Ribbon Cutting Held for NAS Whidbey Island's Consolidated Fuel Farm
Story Number: NNS090930-31
Release Date: 9/30/2009 11:08:00 PM
By Mass Communication Specialist 2nd Class Tucker M. Yates, Navy Public Affairs Support Element West, Detachment Northwest and Leslie Yuenger, Naval Facilities Engineering Command Northwest Public Affairs
OAK HARBOR, Wash. (NNS) -- Naval Air Station (NAS) Whidbey Island and Naval Facilities Engineering Command Northwest hosted a ribbon-cutting ceremony Sept. 21 to commemorate the opening of NAS Whidbey Island's consolidated fuel farm.
The new, above-ground facility will replace 16 underground storage tanks in two separate locations with three approximately 1.3 million gallon storage tanks for jet propellant (JP) 8 fuel and two approximately 40,000 gallon storage tanks for JP 5 fuel in a single location.
The guest speaker for the event was Rear Adm. James Symonds, commander, Navy Region Northwest.
"This is a great day at NAS Whidbey Island and a great day for NAS Whidbey Island; with one cut of the ribbon, we're going to become more efficient in our support of air operations," said Symonds. "We're becoming safer, and we're better protecting and preserving the environments where we conduct business."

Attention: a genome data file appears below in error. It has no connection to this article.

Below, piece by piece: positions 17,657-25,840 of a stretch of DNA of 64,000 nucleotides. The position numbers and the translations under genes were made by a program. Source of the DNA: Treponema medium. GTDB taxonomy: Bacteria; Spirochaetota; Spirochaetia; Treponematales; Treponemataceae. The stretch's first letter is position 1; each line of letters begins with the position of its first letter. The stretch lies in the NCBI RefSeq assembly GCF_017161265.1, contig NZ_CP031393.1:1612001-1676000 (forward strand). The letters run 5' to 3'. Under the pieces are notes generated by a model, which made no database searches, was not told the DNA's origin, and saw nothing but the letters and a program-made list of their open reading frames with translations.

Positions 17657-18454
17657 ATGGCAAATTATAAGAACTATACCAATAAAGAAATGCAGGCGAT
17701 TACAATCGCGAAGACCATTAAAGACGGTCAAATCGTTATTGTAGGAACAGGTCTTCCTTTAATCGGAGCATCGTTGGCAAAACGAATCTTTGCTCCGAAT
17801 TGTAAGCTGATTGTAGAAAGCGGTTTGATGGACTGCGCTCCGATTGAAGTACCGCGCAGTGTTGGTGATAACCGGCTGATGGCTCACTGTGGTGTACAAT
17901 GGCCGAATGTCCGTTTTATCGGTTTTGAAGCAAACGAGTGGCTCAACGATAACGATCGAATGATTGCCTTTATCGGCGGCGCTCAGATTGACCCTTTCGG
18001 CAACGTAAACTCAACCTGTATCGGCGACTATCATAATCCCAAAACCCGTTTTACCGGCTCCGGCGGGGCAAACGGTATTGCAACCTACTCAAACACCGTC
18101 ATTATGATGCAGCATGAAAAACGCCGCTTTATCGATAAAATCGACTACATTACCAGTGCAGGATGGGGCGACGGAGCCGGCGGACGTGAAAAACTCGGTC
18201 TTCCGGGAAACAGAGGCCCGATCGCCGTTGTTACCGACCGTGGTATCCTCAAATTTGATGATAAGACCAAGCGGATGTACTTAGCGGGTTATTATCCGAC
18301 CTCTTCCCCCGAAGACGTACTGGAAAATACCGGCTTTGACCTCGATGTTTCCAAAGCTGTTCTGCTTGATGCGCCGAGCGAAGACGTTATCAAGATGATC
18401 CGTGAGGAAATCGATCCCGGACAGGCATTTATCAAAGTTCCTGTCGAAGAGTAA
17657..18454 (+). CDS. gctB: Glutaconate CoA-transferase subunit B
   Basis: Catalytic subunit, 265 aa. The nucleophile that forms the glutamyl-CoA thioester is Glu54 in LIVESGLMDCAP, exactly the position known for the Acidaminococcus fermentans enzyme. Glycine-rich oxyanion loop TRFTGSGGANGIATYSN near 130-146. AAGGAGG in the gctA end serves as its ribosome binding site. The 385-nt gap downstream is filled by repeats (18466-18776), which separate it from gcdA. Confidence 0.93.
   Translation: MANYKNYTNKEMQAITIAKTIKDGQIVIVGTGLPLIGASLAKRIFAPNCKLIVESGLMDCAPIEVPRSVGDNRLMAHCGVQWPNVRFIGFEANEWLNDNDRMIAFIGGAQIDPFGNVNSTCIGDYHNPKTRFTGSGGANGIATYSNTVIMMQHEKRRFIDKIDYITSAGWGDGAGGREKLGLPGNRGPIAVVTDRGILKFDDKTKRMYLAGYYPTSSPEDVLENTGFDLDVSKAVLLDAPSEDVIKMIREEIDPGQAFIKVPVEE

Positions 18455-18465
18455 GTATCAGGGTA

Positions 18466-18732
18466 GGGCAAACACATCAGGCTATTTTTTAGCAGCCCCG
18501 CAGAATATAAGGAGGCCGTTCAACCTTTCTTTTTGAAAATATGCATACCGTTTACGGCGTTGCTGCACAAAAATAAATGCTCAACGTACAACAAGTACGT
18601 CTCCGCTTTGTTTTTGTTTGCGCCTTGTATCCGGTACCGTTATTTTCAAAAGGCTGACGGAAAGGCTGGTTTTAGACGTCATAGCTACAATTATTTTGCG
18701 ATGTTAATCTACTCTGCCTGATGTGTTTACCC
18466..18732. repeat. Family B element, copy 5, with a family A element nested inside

The event coincided with NAS Whidbey Island's 67th birthday, which, according to Capt. Gerral David, NAS Whidbey Island commanding officer, was significant since the event signified a transition from the old way of doing business in the 1940s, when the fuel facilities were initially built, to the new way.
The contract for the $23.2 million project was awarded to Garco Construction June 2007 and was completed in August 2009, 139 days prior to the projected completion date.
"This was done as a design-build contract, which is not a new way of doing business out in the commercial industry, but it is an effort in a more efficient way of doing business for the government. In this case, we managed to save almost 10 percent of the original program amount of $26 million," said Capt. Pat Rios, Naval Facilities Engineering Command Northwest commanding officer.
According to Rios, the project suffered zero loss-time due to injuries throughout construction, which lasted a total of 786 days.
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